Perhaps it would be still productive to take tests pre-2000?
« on: August 12, 2006, 02:29:24 AM »
Hi all, I was just wondering if it is wasteful to notify a law school before the application process that you are interested in attending their school?
Even something simple, such as requesting a brochure or something similar.
« on: May 01, 2006, 05:22:39 PM »
See the title. If you had multiple possible interests in the legal field prior to applying, how did you narrow down which interests you would realistically pursue?
Right now, I'm at a crossroads in my decision making process. Central to my indecision is the fact that I really am interested in law, which may sound strange but allow me to elaborate. You see, I feel like I'm actually interested in several possible specializations having to do with the legal world. My UG education has been spent about half on international business law and half on legal policies affecting Native Americans in North America (US & Canada), but even then, I find myself attracted to other fields.
How, then, to decide where to apply? When you have interests in multiple fields, often not having to do anything with each other, how do you decide which to pursue?
Honestly, I'll probably go with corporate law so I can work with MNCs or something similar. That's where my academic interest has usually been. Comparing corporations to Hobbesian models and all that jazz
Darn but if it wouldn't be easier if I liked to teach!
« on: March 09, 2006, 12:58:53 AM »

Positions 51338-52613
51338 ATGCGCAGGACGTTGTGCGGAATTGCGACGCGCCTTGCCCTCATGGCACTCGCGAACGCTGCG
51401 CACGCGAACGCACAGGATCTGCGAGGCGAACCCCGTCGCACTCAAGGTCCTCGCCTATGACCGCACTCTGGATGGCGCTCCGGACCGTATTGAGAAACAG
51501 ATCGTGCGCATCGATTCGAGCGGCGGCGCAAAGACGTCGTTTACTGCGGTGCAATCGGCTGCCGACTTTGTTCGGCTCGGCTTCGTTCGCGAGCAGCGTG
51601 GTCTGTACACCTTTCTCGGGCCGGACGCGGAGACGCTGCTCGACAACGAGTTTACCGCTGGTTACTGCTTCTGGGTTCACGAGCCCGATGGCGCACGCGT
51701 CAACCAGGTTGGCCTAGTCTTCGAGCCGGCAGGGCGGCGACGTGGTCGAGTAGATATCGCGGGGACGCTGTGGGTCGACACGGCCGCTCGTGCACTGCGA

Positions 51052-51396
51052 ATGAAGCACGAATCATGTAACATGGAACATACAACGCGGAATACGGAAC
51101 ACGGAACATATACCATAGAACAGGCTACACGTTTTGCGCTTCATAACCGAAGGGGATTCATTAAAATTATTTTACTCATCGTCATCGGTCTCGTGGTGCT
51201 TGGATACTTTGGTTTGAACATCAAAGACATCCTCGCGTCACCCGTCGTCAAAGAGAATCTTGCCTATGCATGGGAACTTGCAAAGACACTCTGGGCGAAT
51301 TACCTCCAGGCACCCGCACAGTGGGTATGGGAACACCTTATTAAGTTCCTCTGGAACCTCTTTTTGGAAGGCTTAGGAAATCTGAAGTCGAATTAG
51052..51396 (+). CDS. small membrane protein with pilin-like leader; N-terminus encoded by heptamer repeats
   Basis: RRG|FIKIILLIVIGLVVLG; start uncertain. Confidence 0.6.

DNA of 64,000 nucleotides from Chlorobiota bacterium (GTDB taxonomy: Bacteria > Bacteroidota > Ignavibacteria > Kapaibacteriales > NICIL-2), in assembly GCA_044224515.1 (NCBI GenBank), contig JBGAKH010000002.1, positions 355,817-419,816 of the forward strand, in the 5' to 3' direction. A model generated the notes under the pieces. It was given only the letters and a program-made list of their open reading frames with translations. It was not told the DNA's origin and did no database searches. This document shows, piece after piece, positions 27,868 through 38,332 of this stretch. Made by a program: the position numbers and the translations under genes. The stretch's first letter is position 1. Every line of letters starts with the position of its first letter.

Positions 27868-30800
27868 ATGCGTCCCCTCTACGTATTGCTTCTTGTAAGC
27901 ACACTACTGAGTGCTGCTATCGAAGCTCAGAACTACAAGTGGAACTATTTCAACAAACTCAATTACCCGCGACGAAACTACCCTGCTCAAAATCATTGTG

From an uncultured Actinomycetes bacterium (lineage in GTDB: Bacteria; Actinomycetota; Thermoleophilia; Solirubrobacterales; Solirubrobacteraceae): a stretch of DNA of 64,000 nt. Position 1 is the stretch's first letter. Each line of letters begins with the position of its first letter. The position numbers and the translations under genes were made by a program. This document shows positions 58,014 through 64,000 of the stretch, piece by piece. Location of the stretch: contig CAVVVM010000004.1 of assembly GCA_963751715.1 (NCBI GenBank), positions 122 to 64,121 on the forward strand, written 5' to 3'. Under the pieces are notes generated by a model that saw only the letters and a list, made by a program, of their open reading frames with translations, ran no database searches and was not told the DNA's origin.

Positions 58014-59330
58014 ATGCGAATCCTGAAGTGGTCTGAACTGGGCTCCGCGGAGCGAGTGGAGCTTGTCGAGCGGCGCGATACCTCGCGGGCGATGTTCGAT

I've been reading around and it seems that Asian Americans are not considered URM's at top ranked schools. That being said, I do think that I have reason to include a diversity statement, but I was wondering if it would be OK or even appropriate to mention that I am a Korean adoptee. Not only that, but I was adopted into a low income household in Arkansas.
Now, Arkansas probably isn't as bad as some places, but there have definitely been some hard times down here. Honestly, I was the only Asian guy in my entire city, and even though I grew up here people still stare at me every time I walk into a store or a restaurant. It's more than a little grating.
In any case, I was wondering if this could factor into my admission at all.
« on: March 09, 2006, 12:05:21 AM »
I recently took a KAPLAN free test at my university. I'd only found out about it the day before, and I've never studied for the LSAT in my life. I got the results back, and I made a 160.
My friend told me this was a good score, but I haven't done a lot of research on it yet. Up till now, I've been content on going to a decent, but probably relatively mediocre-in-name school. He thinks that I can raise this significantly, giving me a chance at a Top 20 school.
What do you guys think? I know the KAPLAN test is a real LSAT, but do you think it's feasible to think I could raise my score by 7 to 10 points by June or October? It seems like a lot of points!
I don't have the actual scores for each section with me, but I made an almost perfect in Reading Comprehension (I only missed maybe 3 questions). My primary downfall was in Logic Games.
Thanks! (and can anyone recommend any reading on the LSAT?)